ZIMBABWE Academic and Non-Fiction Authors' Association president, Dr Samuel Makore, yesterday said the book industry was no longer vibrant due to raft of problems including piracy, lack of reading culture and lax implementation of copyright law.
Makore was speaking ahead of this year's edition of the Zimbabwe International Book Fair (ZIBF) which will run between July 27 and August 1 under the theme: Growing the Knowledge Economy through Research, Writing, Publishing and Reading.
"We have the Zimbabwe Copyright and Neighbouring Rights Act which has everything to prevent piracy, which is theft of intellectual property, but we have no vehicle to control piracy of which there is need to introduce harsher penalties if Zimbabwe is to win the battle against book piracy," Makore said.
He said it was disturbing that photocopied literary works found their way into the streets selling at very cheap prices and thereby negatively affecting royalties due to the authors.
He said Zimbabwe needed to learn from countries such as South Africa and Kenya which had sound book policies and vibrant reading cultures.
Meanwhile, Zimbabwe International Book Fair Association (ZIBFA) chairperson Obey Bvute told a Press conference on Tuesday that there was need to reconfigure the ZIBFA model in line with the government's new curriculum imperatives as envisaged in the Ministry of Primary and Secondary Education 2015-22 curriculum blueprint.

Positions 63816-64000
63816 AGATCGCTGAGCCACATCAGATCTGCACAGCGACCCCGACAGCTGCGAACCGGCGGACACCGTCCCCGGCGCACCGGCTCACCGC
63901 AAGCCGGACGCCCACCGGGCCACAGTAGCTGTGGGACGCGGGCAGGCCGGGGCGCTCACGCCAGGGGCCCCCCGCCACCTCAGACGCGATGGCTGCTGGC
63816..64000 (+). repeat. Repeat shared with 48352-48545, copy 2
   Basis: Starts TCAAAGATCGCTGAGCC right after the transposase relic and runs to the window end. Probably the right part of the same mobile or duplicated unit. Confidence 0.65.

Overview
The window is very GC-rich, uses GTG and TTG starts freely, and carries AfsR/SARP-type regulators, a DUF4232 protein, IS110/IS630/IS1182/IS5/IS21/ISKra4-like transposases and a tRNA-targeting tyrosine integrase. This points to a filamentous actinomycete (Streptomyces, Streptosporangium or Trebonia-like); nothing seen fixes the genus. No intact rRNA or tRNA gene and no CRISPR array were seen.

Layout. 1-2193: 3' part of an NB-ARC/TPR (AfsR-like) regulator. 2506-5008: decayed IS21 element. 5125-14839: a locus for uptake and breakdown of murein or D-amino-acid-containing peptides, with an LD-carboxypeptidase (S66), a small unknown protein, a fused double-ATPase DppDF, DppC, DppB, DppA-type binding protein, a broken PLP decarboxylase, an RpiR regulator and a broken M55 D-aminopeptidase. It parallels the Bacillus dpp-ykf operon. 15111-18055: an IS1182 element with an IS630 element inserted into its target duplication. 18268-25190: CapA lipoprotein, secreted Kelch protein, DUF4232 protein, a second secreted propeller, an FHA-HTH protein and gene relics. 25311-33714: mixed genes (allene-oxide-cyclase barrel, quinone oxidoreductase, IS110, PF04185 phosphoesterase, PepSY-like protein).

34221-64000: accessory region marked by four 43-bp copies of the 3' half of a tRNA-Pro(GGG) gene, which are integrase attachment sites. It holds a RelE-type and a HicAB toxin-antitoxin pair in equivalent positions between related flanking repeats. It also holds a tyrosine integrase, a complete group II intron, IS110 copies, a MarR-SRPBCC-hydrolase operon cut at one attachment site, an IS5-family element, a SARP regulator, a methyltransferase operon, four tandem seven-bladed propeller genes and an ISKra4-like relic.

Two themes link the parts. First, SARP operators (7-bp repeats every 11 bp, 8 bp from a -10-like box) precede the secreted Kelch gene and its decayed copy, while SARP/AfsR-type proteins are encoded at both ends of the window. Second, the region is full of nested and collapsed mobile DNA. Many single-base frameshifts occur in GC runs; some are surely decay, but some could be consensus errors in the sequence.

"New publishing models are emerging in response to demand for real-time dissemination of information like Open Access Model, dynamic content, more collaborative research and authoring environments and usage of rich media. This will see promotion of innovation where Zimbabwe will be able to develop or acquire digital technologies to publish course materials for global distribution in a way that has never been contemplated in the print era," Bvute said.
He said the new era at ZIBFA will foster transformation through advocacy and co-ordinated action plans of the book industry aimed at the creation of new product types enabled by digital technologies.
Bvute said ZIBFA appreciates the idea that educators, writers, book publishers and librarians are a service sector that can be legitimately tapped by the knowledge economic market.
He said this year's edition of the Book Fair was going to actively focus on anti-piracy to promote the welfare and intellectual property rights of writers and publishers.
"This will require us to collectively look at new ways of curbing piracy and learn from other countries on how they protect intellectual property rights even in the face of both the print and digital knowledge economy," he said.
-ZIBF has since September 2013 run several anti-piracy programmes targeting writers, publishers, booksellers, librarians and printers, but the effort has failed to produce the desired results.
The ZIBFA exhibition will have the usual Writers Workshop, Publishers, Booksellers and Librarians Workshop as well as The Meet the Author Sessions, The Live Literature Centre, Children's Reading Tent and the Digital Zone.
Bvute said some of the unique activities and topics to be presented at this year's Indaba and Book Fair are The Junior Achievers Competition, The Teachers Square, The Book Voucher purchase scheme, School Prizes (Best performing schools in 2014 Exams) and Live literature – Poetry Slam/Renowned Artist.